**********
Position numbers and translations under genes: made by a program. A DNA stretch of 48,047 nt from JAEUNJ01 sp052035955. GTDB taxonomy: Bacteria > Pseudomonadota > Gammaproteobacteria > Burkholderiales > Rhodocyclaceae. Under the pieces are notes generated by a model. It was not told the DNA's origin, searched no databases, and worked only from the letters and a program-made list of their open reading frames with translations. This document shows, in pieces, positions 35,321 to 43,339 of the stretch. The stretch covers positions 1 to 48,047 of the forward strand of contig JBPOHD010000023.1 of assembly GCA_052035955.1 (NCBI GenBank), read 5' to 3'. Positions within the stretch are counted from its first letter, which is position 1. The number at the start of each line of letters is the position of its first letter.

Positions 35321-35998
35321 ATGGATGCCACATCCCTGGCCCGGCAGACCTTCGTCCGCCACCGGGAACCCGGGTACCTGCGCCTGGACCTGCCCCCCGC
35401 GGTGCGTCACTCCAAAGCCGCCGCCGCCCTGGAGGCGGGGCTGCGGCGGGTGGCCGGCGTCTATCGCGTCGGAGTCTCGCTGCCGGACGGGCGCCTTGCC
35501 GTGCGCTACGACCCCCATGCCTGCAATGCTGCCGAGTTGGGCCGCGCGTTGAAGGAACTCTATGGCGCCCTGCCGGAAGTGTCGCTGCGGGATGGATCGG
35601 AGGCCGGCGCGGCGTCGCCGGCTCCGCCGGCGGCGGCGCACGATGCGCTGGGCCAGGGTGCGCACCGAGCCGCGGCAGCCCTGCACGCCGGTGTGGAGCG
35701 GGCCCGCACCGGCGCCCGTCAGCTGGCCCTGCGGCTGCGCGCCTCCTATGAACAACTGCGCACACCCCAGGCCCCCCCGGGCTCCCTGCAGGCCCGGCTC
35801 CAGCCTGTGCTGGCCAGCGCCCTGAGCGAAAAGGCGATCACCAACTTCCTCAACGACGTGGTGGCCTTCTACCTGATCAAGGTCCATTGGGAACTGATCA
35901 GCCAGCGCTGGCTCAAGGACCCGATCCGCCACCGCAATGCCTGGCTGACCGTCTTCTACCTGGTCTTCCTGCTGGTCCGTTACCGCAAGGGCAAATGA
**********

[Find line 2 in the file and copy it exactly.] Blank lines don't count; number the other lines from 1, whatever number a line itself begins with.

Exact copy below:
Positions 35321-35998